Ronald Gruia (and others for that matter) have written quite a bit about the VOIP showdown, which looks imminent. Off late Jeff has a focussed on the need for quality in VOIP service, something that is known in Dependable Computing as the Five 9s problem. The question Ronald asked was a very relevant one - How reliable should VOIP be? Considering that mobile phones (in UK atleast) have an availability of 97-98%. In response Om Malik posted a with-all-due-respect post, with a figure: 100 %. There are just two problems with this - I think it might be unnecessary and secondly, it might prove to be impossible. Let me analyse why it might be unnecessary. At this point of time atleast, VOIP is partly an early adopter product. But more importantly, it is a PIGS method. PIGS for all the non-desi’s stands for Poor Indian Graduate Student, however it can just as easily be generalised to anyone else..iff they are limited in their communication expenditure but not in their need. It is enough for a person like that to be able to say “hi ma”. In such cases, if I am the VOIP company, it becomes important to me to get to market as fast as possible and achieve sufficient penetration. Of course, granted that for most corporate use this might be somewhat of a problem. But then I dont see corporate users switching to VOIP en masse just yet. Consider this brilliant post by Tom Evslin about the problem of too much quality. About AT&T and mobile phones, he says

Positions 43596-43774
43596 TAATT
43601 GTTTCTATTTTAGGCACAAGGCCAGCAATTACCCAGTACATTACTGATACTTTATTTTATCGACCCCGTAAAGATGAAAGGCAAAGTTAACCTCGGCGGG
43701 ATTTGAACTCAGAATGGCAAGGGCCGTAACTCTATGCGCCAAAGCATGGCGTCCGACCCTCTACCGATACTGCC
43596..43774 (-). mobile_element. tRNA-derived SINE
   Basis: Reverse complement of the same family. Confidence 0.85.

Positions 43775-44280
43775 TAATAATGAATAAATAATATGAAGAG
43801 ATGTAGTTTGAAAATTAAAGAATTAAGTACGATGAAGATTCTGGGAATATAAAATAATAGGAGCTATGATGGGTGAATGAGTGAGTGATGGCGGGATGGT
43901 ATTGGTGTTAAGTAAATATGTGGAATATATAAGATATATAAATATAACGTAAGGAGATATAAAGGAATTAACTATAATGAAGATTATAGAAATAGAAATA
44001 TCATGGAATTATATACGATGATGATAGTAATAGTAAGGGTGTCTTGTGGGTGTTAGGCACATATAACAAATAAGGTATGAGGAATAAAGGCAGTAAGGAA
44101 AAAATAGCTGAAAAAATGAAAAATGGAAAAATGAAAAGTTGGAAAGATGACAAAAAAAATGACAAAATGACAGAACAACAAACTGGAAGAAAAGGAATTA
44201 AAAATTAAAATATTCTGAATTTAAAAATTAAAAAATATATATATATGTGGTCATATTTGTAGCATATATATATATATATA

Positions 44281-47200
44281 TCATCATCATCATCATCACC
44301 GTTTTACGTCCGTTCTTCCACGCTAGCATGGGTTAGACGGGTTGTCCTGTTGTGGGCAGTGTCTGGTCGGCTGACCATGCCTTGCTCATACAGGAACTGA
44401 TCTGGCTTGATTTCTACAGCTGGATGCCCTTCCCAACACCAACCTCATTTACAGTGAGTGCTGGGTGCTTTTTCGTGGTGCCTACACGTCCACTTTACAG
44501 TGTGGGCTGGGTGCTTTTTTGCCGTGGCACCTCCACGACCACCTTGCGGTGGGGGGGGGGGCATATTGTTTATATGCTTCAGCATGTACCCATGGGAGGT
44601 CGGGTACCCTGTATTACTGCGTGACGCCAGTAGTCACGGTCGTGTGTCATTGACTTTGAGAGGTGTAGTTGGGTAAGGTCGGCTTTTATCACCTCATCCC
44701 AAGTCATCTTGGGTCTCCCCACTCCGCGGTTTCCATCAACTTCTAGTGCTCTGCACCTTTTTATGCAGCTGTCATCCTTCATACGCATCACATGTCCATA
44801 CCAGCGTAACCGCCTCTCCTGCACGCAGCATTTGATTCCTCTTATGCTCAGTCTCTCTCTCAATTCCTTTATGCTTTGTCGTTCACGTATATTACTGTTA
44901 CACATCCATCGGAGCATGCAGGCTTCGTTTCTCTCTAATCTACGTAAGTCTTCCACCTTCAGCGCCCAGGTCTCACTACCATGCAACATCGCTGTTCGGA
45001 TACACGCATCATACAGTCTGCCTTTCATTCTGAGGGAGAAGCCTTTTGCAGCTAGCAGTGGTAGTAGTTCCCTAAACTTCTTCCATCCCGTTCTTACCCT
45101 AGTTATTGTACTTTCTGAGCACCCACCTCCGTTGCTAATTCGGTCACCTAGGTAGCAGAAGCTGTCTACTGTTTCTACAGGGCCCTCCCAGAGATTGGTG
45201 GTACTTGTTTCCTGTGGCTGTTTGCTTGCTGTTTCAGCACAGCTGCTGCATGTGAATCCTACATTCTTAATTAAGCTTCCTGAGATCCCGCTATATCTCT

The six nines song deafened the company to the fact that consumers would trade quality for mobility
. Now, I would like to rephrase Evslin’s law
The six nines problem may lead a company to alter its expectation of consumer expectation
. As Om Malik says “I have argued about the ease of use and reliablity before. VoIP continues to fail the mom test.”. However, reliability and human-interface problems are orthogonal to each other. Consider what might happen if Apple decides to make iSpeak and jump into the VOIP arena - that would solve the “mom test”. But would it need to solve the 5 nines problem? Is doing this impossible? Bob Cringeley certainly seems to think so. Existing backbone providers might start traffic shaping to allow their own packets higher priority than, say a company like Vonage. But I’m happy if backbone providers give me 6 9s service. But as Bob, puts it in his later post, increasing demands on media content will result in the backbone networks being clogged. He suggests that media companies adopt a higher-latency download-and-play mechanism for media to free up bandwidth for low-latency VOIP, but let me pose a question - can Vonage wait that long? or can a student in California wait that long, to be able to afford calling Delhi?